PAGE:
A guide to being a Guarantor
This document forms part of a series produced by K&G Lettings Limited, which are designed to explain and guide tenants through the process of renting a property. Often when renting a property a tenant will be asked to provide a
Guarantor; Landlords and Letting agents often look more favourably on prospective tenants who have a Guarantor. This article provides information, including: what a guarantor is; what it means to be a Guarantor; and why lettings
agents and landlords require guarantors.
What is a Guarantor?
A Guarantor is an individual who agrees to be held legally responsible should a tenant breach the terms of a tenancy agreement, and not remedy these breaches. For example, the Guarantor would be responsible for paying the rent
if the tenant did not pay, or, to make any repairs to a property that the tenant should have made. Parents, family members and friends are the most frequent guarantors for tenants. Generally, a Landlord or Letting agent will ask for a Guarantor who is working and/or is a homeowner, for example, parents are often asked to be guarantors for their children.
Why do I need a Guarantor?
Landlords and lettings agents often ask for a guarantor as it gives them additional security. It is not a legal requirement but makes a Landlord or Letting agent more likely to accept you as a tenant. Asking for a Guarantor also allows Landlords and Letting agents to accept tenants who do not meet their standards on their own. For example, a tenant may be asked to provide a Guarantor if they have a low or bad credit score. The types of tenant who are most likely to be asked for a tenancy agreement are people with a low credit score; people with a poor rental history; and people on low incomes.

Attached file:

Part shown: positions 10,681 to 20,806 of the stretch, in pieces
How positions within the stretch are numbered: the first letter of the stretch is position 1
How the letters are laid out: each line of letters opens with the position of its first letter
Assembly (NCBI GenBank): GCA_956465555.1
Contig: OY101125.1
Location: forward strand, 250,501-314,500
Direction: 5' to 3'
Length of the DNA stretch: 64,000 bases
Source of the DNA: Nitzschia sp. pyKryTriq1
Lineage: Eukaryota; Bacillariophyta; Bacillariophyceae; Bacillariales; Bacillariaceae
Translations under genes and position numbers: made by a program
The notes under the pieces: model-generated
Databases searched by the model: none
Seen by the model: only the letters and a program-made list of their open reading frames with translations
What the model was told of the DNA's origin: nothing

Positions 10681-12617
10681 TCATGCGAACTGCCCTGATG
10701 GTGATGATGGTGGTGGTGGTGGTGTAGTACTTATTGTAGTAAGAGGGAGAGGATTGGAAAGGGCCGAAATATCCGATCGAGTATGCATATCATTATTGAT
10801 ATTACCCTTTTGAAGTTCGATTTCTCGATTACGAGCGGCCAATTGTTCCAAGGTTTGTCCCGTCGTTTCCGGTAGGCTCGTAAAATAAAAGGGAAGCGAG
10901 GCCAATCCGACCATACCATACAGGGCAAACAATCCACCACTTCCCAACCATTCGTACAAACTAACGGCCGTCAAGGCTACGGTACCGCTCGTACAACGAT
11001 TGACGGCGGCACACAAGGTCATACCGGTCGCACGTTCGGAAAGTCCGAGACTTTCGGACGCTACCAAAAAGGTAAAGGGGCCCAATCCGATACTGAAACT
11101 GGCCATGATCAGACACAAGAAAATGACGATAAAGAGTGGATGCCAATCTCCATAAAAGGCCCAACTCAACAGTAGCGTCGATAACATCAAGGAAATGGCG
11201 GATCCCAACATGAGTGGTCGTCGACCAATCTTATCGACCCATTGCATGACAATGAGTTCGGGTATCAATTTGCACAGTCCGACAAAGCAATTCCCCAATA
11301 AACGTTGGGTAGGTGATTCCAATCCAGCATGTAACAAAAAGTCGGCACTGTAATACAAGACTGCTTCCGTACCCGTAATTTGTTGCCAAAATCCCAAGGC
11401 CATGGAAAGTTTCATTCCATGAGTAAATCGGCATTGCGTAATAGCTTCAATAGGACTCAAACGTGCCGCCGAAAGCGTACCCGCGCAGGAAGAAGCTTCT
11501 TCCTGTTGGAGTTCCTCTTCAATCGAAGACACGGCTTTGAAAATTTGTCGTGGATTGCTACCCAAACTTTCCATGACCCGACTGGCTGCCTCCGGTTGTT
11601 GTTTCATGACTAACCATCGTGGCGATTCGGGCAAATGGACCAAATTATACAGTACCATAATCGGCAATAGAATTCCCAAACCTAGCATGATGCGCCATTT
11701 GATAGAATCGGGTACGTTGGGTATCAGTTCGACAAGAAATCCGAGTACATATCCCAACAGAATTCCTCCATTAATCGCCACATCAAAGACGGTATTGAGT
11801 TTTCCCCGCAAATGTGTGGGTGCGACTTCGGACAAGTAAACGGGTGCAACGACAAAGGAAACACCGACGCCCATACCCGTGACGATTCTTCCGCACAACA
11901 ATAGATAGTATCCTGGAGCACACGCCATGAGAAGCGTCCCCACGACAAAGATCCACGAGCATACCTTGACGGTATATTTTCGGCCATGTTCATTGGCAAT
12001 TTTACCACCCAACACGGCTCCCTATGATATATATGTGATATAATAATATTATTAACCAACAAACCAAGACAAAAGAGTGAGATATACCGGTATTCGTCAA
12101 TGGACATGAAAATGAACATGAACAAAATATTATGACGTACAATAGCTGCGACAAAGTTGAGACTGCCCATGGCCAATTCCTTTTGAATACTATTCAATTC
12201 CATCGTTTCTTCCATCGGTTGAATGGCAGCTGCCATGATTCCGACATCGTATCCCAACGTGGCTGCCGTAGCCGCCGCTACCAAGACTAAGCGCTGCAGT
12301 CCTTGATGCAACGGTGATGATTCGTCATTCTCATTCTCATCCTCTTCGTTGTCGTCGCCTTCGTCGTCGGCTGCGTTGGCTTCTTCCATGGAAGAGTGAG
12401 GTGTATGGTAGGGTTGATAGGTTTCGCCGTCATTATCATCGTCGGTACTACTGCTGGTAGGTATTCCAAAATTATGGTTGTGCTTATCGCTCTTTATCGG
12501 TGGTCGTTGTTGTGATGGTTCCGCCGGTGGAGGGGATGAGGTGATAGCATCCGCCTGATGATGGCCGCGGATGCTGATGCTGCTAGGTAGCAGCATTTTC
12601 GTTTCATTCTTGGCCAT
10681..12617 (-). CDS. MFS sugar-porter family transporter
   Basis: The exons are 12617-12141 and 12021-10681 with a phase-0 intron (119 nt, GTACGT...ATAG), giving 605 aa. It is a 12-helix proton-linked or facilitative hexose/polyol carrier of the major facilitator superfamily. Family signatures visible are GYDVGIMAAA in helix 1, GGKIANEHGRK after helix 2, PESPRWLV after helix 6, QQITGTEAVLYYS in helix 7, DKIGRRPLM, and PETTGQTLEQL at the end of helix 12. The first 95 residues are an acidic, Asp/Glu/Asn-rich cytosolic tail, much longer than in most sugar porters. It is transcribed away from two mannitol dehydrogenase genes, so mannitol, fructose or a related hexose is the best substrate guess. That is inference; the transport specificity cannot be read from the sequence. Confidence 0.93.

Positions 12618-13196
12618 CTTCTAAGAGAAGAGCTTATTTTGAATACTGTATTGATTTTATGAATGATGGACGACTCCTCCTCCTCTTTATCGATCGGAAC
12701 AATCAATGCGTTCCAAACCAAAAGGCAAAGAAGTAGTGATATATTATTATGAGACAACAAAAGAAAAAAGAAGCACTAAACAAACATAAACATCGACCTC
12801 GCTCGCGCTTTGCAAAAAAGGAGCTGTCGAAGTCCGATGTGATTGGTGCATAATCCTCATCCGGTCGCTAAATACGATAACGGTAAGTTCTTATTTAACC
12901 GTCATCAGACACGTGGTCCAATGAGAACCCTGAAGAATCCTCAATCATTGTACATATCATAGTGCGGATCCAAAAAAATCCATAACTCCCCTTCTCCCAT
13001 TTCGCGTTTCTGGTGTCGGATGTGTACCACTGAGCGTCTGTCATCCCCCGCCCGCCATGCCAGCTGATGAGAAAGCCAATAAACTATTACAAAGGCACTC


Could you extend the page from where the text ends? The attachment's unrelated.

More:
What does it mean to be a guarantor?
If you are a guarantor you have become legally responsible should the tenants who you guarantee breach the terms of their tenancy. It is difficult to outline what you will be held responsible for as a tenancy includes various terms, however, guarantors are most frequently asked to pay outstanding rent and repair damage to a property.
A Guarantor will have the same level of referencing undertaken on them as the tenant. This means that a Landlord or Letting agent is likely to want the following information from a Guarantor:
- credit score;
- 3 months bank statements;
- 3 months wage slips;
- confirmation of the Guarantor’s employment;
- confirmation the Guarantor is a homeowner;
- and confirmation the Guarantor is a UK resident.
As a guarantor, you will be asked to sign a Deed of Guarantor. This is the legally binding document which outlines the Guarantor’s responsibilities. The document can be enforced by a court of law and it is important that any guarantor reads and understands any Deed of guarantor. It is also important that the Guarantor reads the tenancy agreement as they will be liable for remedying and breaches, should the tenant not do so – it is important this is completed before signing the Deed of guarantor.
The Guarantor’s responsibilities continue for as long as the tenancy agreement lasts. If the tenancy is renewed the Guarantor must give their consent to remain as a guarantor, otherwise the guarantor will not remain liable for any breaches of the tenancy.
A Guarantor is legally responsible for all breaches of a tenancy agreement that a tenant does not remedy, and will be qualified by a landlord or letting agent in the same way that a tenant would be. It is important that a Guarantor reads and understands the tenancy agreement as this outlines the responsibilities they must fulfil if the tenant does not. A tenant will be required to sign a Deed of Guarantor which forms a legally binding document which can be enforced in a court of law. Becoming a Guarantor carries with it a lot of responsibilities and is something that should not be entered into without understanding their responsibilities.